By Klaus Döring
… to a good person. A simple statement or answer could be: bad things happen for the same reason anything happens. “We could bear nearly any pain or disappointment if we thought there was a reason behind it, a purpose, to it.” – a quotation by Rabbi Harold Kushner from his book ” When Bad Things Happen to Good People”.
We live in a world of pain and suffering. There is no one who is not affected by the harsh realities of life, and the question “why do bad things happen to good people?” is one of the most difficult questions in all of theology. God is sovereign, so all that happens must have at least been allowed by Him, if not directly caused by Him. At the outset, we must acknowledge that human beings, who are not eternal, infinite, or omniscient, cannot expect to fully understand God’s purposes and ways.
Dr. Ralph Lewis, U.S. psychiatrist, stressed it as follows: “As a meaning-seeking species, we tend to process events in terms of what they mean to us: is it good or bad for us? And it is a human habit to infer deliberate intention to events in self-referential ways. “Why did this happen?” and “Why me?” are therefore natural and common questions asked by many people when faced with a sudden adverse event, such as a diagnosis of cancer. “What did I do to deserve this? Did I do something to cause it?” Many people are inclined to wonder if they are being punished by God for some past transgressions, or to ponder if there is some intended mysterious plan or higher reason for their misfortune, perhaps some intended lesson in their suffering.”
Back to Harold S. Kushner being a rabbi, with a spiritual perspective that’s both simple and enlightening. Still, it’s his personal experience of tragedy that makes him a comforting fellow traveler for anyone holding deep hurt. Rabbi Harold S. Kushner’s son, died of progeria at 14 years of age. Progeria is a very rare genetic disorder that quickly leads a child to age, leading to death by late childhood or early teens. Kushner’s experience as a rabbi, means that he has a deep understanding of theology; however, he was somewhat at a loss in the face of tragedy.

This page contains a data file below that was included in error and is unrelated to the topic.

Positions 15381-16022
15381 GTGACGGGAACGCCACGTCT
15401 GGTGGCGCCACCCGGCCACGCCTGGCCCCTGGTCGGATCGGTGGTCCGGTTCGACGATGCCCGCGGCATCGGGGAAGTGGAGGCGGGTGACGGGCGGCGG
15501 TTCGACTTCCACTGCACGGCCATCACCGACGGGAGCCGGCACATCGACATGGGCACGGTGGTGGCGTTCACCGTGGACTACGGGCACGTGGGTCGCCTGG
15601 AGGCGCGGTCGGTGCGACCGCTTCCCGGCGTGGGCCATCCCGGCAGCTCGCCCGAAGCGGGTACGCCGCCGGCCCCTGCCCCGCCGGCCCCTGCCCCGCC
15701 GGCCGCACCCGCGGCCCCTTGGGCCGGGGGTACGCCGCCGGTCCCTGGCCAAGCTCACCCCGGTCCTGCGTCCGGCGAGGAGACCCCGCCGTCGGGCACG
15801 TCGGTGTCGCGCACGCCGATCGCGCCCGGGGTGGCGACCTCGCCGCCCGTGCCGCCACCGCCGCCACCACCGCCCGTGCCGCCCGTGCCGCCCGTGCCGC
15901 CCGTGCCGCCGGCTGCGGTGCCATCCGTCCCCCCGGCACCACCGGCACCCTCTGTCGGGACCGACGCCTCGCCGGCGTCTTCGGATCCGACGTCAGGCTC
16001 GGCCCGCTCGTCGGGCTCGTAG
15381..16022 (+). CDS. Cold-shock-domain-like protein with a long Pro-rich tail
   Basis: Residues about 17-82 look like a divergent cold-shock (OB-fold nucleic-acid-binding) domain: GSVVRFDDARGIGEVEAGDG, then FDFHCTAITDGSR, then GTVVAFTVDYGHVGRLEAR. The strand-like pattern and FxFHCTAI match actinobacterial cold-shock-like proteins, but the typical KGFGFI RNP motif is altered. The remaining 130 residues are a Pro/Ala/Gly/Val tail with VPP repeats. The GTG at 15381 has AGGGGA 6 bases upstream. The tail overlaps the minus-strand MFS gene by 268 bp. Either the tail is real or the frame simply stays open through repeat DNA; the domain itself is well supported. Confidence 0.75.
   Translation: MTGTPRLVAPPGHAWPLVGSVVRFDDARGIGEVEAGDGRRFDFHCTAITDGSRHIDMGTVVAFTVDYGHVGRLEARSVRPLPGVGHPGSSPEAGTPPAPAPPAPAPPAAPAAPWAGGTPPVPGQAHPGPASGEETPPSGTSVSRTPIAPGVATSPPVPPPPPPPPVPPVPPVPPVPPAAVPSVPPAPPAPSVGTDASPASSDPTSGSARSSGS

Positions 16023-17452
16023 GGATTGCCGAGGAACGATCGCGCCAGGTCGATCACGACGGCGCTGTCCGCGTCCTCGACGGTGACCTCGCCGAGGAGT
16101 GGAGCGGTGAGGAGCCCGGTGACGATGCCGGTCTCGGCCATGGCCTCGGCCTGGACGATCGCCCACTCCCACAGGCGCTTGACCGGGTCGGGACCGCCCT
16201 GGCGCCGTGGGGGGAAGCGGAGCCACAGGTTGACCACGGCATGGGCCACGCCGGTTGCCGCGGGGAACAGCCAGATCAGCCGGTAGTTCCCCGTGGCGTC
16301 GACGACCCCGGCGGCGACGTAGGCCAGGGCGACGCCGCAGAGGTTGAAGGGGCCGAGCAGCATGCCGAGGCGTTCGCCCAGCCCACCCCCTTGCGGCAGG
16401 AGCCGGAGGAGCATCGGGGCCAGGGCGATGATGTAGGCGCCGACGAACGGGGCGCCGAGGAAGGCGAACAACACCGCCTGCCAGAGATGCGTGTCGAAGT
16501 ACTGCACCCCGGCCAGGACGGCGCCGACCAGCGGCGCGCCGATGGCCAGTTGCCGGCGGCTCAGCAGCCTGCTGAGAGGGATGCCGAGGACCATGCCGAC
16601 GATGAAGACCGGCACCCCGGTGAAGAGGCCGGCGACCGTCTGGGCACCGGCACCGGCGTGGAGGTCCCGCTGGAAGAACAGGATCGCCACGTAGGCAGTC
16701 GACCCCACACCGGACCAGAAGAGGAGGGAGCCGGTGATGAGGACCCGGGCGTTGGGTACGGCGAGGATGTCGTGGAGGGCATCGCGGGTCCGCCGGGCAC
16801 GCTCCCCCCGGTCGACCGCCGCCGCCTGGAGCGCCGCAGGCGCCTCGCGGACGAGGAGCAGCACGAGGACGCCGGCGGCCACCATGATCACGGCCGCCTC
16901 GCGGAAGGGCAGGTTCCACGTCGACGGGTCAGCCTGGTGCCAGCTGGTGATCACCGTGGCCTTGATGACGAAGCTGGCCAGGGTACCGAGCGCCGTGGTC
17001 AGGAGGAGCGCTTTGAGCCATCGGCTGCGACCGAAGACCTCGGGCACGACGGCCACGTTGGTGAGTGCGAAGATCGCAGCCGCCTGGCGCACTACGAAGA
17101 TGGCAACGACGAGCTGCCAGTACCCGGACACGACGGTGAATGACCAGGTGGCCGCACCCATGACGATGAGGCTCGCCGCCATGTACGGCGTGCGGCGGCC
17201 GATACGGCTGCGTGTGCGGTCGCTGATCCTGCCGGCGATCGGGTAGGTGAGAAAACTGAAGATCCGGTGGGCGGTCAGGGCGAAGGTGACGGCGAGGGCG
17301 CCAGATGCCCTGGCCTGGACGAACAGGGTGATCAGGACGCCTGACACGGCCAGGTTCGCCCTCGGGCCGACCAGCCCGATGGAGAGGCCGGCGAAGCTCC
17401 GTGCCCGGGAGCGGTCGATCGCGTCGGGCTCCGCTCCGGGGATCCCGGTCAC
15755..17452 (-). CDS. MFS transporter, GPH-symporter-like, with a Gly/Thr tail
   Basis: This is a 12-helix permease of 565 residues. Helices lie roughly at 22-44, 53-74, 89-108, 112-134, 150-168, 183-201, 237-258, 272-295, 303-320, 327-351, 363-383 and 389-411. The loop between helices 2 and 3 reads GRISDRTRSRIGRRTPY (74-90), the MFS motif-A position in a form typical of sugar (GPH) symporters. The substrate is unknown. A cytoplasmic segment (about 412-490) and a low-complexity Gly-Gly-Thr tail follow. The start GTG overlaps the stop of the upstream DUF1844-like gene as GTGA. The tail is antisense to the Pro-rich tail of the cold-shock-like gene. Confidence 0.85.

II always like to use the bible to help. Sure is, that nobody suffered more and nobody deserved it less. The Book of Job reads like a detective story in which the readers know far more than the central characters. It helps to think of this book as a courtroom drama, full of long, eloquent speeches. Like all grieving persons, Job went through emotional crises. He whined, exploded, cajoled and collapsed in self-pity.
Sooner or later, we all find ourselves in a position somewhat like Job’s. Our world seems to crumble apart. Nothing makes sense any more. God seems distant and silent. At such moments of great crisis, each one of us is put on trial. In a sense we become actors in a contest like the one Job went through.
Why do bad things happen to good people? As hard as it is to acknowledge, we must remember that there are no “good” people, in the absolute sense of the word. All of us are tainted by and infected with sin (Ecclesiastes 7:20; Romans 3:23; 1 John 1:8). As Jesus said, “No one is good—except God alone” (Luke 18:19). All of us feel the effects of sin in one way or another. Sometimes it’s our own personal sin; other times, it’s the sins of others. We live in a fallen world, and we experience the effects of the fall. One of those effects is injustice and seemingly senseless suffering.
God allows things to happen for a reason. Whether or not we understand His reasons, we must remember that God is good, just, loving, and merciful (Psalm 135:3). Often, bad things happen to us that we simply cannot understand. Instead of doubting God’s goodness, our reaction should be to trust Him. “Trust in the LORD with all your heart and lean not on your own understanding; in all your ways acknowledge Him, and He will make your paths straight” (Proverbs 3:5–6). We walk by faith, not by sight.